“The 20th century witnessed an extraordinary wave of Western pilgrims who travelled to the East in search of a spiritual wisdom no longer readily accessible in their own homelands.  No doubt many of these seekers were drawn by the more exotic and ephemeral attractions of Asian cultures.  But amongst their number were serious-minded wayfarers who, abandoning their former attachments and allegiances, plunged into the bracing depths of Eastern philosophy and spirituality.  Some of the more dedicated aspirants in turn themselves became monks, yogis, sannyasis, teachers, rochis, and recluses.  A few of these, in their Eastern guises, became well-known in the West—one may mention such figures as Sister Nivedita (Margaret Noble) Lama Anagarika Govinda (Ernst Hoffman), Ram Dass (Richard Alpert), and Swami Abhishiktananda (Henri Le Saux).

Not the least remarkable of the many Europeans who underwent lengthy sojourns in the East was the English poet Lewis Thompson (1909–1949), who spent the last seventeen years of his short life in India.  Thompson travelled extensively throughout the Indian sub-continent and came into close contact with various luminaries, including Ramana Maharshi, Anandamayi Ma, Aurobindo, Krishna Menon, Alain Daniélou and Krisha Prem.  However, it was his inner journeys and the writings which sprang from them which mark Thompson as one of the century’s most intrepid spiritual explorers and as a ravishing mystical poet.

Throughout his years in India, practising the most severe self-discipline, Thompson produced a prodigious corpus of writings—some hundred-odd poems, an endless stream of aphorisms, an unbroken sequence of journals over the Indian years, a substantial body of letters, translations and various miscellanea, the whole Indian oeuvre amounting to some 3 million words, all of it meticulously organized and indexed by the poet himself.  No one could doubt the seriousness with which Thompson took his vocation as a writer nor the tenacity and unwavering commitment he brought to writing itself as a marga, a spiritual discipline.  Not without reason has Andrew Harvey described Lewis Thompson as ‘one of the most original, brave, brilliant and prescient of the pioneers of our contemporary mystical Renaissance’.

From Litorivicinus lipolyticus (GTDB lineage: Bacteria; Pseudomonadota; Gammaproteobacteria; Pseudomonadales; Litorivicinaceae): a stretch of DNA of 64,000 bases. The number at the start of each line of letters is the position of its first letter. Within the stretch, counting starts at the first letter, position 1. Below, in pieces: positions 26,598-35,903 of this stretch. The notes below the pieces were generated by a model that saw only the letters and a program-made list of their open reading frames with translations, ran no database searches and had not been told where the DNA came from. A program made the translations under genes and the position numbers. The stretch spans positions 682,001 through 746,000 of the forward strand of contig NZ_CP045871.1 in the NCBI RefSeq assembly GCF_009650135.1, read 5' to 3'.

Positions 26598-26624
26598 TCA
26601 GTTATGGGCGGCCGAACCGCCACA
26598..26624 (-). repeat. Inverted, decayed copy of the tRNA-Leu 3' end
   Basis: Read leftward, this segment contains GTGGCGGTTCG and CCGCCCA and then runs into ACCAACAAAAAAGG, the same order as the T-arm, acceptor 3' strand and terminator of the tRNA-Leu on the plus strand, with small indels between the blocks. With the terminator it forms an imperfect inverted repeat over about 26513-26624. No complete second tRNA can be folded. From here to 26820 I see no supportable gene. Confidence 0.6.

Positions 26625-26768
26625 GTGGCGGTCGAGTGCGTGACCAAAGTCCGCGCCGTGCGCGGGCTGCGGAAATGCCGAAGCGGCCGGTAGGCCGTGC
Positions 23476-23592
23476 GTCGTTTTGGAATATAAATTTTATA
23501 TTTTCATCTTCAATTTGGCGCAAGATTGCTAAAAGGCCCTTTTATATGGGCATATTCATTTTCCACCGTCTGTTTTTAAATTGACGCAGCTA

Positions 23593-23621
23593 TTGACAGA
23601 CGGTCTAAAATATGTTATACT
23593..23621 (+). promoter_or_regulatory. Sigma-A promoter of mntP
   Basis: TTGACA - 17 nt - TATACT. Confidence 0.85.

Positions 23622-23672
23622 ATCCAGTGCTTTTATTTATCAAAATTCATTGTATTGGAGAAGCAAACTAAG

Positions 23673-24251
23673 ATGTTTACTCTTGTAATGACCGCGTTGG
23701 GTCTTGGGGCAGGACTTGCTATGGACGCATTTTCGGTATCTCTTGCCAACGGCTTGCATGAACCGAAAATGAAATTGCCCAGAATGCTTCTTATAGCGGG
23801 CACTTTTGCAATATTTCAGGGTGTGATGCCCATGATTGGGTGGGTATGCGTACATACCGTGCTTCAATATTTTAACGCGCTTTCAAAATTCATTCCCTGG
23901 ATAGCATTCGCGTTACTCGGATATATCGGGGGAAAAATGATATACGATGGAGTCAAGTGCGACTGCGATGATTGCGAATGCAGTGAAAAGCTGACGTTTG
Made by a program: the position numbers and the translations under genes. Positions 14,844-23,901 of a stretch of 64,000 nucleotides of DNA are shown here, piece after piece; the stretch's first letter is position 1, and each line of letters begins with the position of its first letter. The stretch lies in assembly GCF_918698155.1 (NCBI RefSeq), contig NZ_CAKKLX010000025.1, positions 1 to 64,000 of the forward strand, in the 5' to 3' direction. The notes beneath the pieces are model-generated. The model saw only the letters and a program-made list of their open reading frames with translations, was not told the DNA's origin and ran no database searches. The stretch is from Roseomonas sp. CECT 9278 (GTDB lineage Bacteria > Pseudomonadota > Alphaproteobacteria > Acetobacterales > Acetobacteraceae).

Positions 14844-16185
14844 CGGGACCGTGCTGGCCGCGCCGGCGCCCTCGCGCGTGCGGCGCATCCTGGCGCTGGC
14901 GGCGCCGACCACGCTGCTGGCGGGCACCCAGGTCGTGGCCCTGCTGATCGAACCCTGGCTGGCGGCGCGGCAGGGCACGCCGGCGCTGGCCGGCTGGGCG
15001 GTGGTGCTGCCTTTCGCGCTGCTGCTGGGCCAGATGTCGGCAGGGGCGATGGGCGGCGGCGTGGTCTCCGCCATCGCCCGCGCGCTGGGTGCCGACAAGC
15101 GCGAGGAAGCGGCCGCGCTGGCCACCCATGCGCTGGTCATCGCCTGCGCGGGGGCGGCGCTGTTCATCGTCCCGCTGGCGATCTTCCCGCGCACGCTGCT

Lewis Thompson spent most of his adult life in poverty and obscurity.  He met with some minor successes as a poet during his lifetime but, sadly, his writings as a whole have hitherto remained largely unpublished and unknown.  More than three decades ago Richard Lannoy gave us that captivating tapestry of Indian culture and spirituality, The Speaking Tree.  Since that time he has devoted much of his energy to a single-handed effort to preserve and make better-known these neglected writings, steeped in the traditions of both East and West.  As part of this heroic endeavour Lannoy has edited and condensed Thompson’s remarkable journals which document his spiritual trajectory, often in incandescent passages which are both poetic and mystical—indeed, poetry has always been the medium par excellence of the mystics throughout the ages.  Here we have the first volume, covering some of Thompson’s experiences in his early years in south India, his intimate and eventually troubled relationship with Sri Krishna Menon, and the first part of what was perhaps his most stunning achievement, the Benares Journal, spanning the last eight years of his life from 1941 to 1949.  It is my fervent hope that, along with the 2001 publication of Thompson’s collected poems, Black Sun (also introduced and edited by Richard Lannoy), the long-overdue appearance of the first volume of the journal will earn Thompson his rightful place amongst the most arresting spiritual writers of the 20th century.”